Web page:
The Powers of the Senate Continued
From the New York Packet.
Friday, March 7, 1788.


To the People of the State of New York:

THE remaining powers which the plan of the convention allots to the
Senate, in a distinct capacity, are comprised in their participation
with the executive in the appointment to offices, and in their judicial
character as a court for the trial of impeachments. As in the business
of appointments the executive will be the principal agent, the
provisions relating to it will most properly be discussed in the
examination of that department. We will, therefore, conclude this head
with a view of the judicial character of the Senate.

A well-constituted court for the trial of impeachments is an object not
more to be desired than difficult to be obtained in a government wholly
elective. The subjects of its jurisdiction are those offenses which
proceed from the misconduct of public men, or, in other words, from the
abuse or violation of some public trust. They are of a nature which may
with peculiar propriety be denominated POLITICAL, as they relate chiefly
to injuries done immediately to the society itself. The prosecution of
them, for this reason, will seldom fail to agitate the passions of the
whole community, and to divide it into parties more or less friendly or
inimical to the accused. In many cases it will connect itself with the
pre-existing factions, and will enlist all their animosities,
partialities, influence, and interest on one side or on the other; and
in such cases there will always be the greatest danger that the decision
will be regulated more by the comparative strength of parties, than by
the real demonstrations of innocence or guilt.

The delicacy and magnitude of a trust which so deeply concerns the
political reputation and existence of every man engaged in the
administration of public affairs, speak for themselves. The difficulty
of placing it rightly, in a government resting entirely on the basis of
periodical elections, will as readily be perceived, when it is
considered that the most conspicuous characters in it will, from that
circumstance, be too often the leaders or the tools of the most cunning
or the most numerous faction, and on this account, can hardly be
expected to possess the requisite neutrality towards those whose conduct
may be the subject of scrutiny.

The convention, it appears, thought the Senate the most fit depositary
of this important trust. Those who can best discern the intrinsic
difficulty of the thing, will be least hasty in condemning that opinion,
and will be most inclined to allow due weight to the arguments which may
be supposed to have produced it.

What, it may be asked, is the true spirit of the institution itself? Is
it not designed as a method of NATIONAL INQUEST into the conduct of
public men? If this be the design of it, who can so properly be the
inquisitors for the nation as the representatives of the nation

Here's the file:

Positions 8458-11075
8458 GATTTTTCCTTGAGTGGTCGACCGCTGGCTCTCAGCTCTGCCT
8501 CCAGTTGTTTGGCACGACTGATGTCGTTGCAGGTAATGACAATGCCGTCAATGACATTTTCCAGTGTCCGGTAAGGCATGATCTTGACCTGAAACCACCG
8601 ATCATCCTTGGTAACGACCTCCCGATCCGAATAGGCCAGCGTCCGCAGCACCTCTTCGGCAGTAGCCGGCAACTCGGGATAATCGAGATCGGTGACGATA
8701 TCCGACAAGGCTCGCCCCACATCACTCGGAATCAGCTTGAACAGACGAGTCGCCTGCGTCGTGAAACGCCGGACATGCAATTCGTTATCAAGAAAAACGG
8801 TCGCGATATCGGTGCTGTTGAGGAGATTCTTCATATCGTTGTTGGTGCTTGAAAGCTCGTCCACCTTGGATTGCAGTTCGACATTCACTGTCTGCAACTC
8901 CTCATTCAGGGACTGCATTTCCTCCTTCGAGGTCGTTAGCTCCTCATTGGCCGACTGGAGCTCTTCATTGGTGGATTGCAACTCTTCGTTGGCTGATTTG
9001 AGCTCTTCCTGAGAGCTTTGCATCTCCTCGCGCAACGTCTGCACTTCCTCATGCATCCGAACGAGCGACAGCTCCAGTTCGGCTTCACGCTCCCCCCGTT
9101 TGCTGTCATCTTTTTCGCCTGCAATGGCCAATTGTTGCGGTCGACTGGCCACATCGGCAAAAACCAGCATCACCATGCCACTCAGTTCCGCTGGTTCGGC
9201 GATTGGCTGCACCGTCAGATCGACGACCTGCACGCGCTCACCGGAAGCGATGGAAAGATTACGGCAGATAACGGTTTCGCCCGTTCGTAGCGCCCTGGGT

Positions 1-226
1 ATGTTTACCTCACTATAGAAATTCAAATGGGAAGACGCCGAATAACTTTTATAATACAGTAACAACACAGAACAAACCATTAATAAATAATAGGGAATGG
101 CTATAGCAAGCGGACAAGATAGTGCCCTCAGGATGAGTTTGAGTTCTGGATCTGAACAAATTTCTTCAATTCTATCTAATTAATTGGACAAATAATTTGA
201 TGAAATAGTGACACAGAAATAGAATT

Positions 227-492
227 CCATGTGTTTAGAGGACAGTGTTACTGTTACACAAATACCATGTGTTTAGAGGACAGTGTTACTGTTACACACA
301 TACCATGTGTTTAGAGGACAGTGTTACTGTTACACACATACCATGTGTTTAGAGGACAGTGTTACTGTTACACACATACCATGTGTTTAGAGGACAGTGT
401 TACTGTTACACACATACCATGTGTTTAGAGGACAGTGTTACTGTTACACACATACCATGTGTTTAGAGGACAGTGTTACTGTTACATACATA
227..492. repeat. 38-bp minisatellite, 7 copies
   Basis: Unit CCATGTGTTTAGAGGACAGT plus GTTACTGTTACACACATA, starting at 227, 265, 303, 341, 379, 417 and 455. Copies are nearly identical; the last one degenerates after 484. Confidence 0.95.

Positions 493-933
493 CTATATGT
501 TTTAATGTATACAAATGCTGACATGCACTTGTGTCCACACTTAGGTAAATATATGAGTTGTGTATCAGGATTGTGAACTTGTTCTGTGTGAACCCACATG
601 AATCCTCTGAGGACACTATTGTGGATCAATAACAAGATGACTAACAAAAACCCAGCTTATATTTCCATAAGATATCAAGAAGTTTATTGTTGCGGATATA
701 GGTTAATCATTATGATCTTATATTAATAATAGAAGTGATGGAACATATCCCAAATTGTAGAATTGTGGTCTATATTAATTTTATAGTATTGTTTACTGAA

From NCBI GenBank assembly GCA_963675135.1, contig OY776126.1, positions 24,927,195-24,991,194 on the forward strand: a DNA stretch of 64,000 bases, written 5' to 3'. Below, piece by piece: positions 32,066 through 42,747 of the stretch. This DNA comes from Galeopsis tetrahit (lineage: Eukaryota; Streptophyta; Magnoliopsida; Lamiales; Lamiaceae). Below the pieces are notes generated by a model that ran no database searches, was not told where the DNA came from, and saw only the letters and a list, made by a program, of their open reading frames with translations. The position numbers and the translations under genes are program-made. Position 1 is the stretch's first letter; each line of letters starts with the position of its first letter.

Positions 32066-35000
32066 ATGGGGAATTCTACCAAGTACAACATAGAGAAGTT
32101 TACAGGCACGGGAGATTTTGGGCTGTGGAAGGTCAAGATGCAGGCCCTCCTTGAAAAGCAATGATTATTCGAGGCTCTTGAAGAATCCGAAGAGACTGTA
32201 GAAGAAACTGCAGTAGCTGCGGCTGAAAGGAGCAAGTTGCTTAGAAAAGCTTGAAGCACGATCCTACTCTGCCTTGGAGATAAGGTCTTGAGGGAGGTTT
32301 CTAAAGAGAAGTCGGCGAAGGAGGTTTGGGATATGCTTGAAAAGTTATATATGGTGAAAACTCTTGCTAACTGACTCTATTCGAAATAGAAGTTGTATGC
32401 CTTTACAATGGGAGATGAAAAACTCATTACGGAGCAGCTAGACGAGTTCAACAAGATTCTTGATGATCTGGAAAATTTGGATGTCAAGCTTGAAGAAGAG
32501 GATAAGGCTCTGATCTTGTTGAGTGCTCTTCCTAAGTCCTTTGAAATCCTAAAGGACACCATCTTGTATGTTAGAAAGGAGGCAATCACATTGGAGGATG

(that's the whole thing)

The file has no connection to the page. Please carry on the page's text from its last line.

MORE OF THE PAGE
themselves? It is not disputed that the power of originating the
inquiry, or, in other words, of preferring the impeachment, ought to be
lodged in the hands of one branch of the legislative body. Will not the
reasons which indicate the propriety of this arrangement strongly plead
for an admission of the other branch of that body to a share of the
inquiry? The model from which the idea of this institution has been
borrowed, pointed out that course to the convention. In Great Britain it
is the province of the House of Commons to prefer the impeachment, and
of the House of Lords to decide upon it. Several of the State
constitutions have followed the example. As well the latter, as the
former, seem to have regarded the practice of impeachments as a bridle
in the hands of the legislative body upon the executive servants of the
government. Is not this the true light in which it ought to be regarded?

Where else than in the Senate could have been found a tribunal
sufficiently dignified, or sufficiently independent? What other body
would be likely to feel CONFIDENCE ENOUGH IN ITS OWN SITUATION, to preserve, unawed and uninfluenced, the necessary impartiality between an INDIVIDUAL accused, and the REPRESENTATIVES OF THE PEOPLE, HIS ACCUSERS?

Could the Supreme Court have been relied upon as answering this
description? It is much to be doubted, whether the members of that
tribunal would at all times be endowed with so eminent a portion of
fortitude, as would be called for in the execution of so difficult a
task; and it is still more to be doubted, whether they would possess the
degree of credit and authority, which might, on certain occasions, be
indispensable towards reconciling the people to a decision that should
happen to clash with an accusation brought by their immediate
representatives. A deficiency in the first, would be fatal to the
accused; in the last, dangerous to the public tranquillity. The hazard
in both these respects, could only be avoided, if at all, by rendering
that tribunal more numerous than would consist with a reasonable
attention to economy. The necessity of a numerous court for the trial of
impeachments, is equally dictated by the nature of the proceeding. This
can never be tied down by such strict rules, either in the delineation
of the offense by the prosecutors, or in the construction of it by the
judges, as in common cases serve to limit the discretion of courts in
favor of personal security. There will be no jury to stand between the
judges who are to pronounce the sentence of the law, and the party who
is to receive or suffer it. The awful discretion which a court of
impeachments must necessarily have, to doom to honor or to infamy the
most confidential and the most distinguished characters of the
community, forbids the commitment of the trust to a small number of

These considerations seem alone sufficient to authorize a conclusion,
that the Supreme Court would have been an improper substitute for the
Senate, as a court of impeachments. There remains a further